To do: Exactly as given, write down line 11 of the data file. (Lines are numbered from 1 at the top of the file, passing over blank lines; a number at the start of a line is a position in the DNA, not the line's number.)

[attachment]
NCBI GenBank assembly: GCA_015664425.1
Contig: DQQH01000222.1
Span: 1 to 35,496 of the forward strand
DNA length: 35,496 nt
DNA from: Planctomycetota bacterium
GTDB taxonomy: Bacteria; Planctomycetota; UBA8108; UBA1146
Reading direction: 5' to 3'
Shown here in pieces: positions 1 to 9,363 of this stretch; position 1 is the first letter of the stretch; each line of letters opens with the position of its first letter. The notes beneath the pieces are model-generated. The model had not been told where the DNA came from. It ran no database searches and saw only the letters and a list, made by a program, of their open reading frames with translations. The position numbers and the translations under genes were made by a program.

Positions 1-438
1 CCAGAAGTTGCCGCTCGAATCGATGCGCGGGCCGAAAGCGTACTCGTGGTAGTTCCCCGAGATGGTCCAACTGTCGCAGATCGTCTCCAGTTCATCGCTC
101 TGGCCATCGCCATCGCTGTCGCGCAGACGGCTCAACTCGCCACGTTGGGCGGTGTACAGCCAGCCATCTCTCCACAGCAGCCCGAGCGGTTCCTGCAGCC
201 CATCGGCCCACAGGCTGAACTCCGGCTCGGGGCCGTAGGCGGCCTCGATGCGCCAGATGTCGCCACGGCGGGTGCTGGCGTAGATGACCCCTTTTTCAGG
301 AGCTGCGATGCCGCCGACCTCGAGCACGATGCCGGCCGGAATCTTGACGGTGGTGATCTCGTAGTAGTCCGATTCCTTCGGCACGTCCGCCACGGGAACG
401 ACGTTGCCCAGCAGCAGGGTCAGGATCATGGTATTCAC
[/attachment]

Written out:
101 TGGCCATCGCCATCGCTGTCGCGCAGACGGCTCAACTCGCCACGTTGGGCGGTGTACAGCCAGCCATCTCTCCACAGCAGCCCGAGCGGTTCCTGCAGCC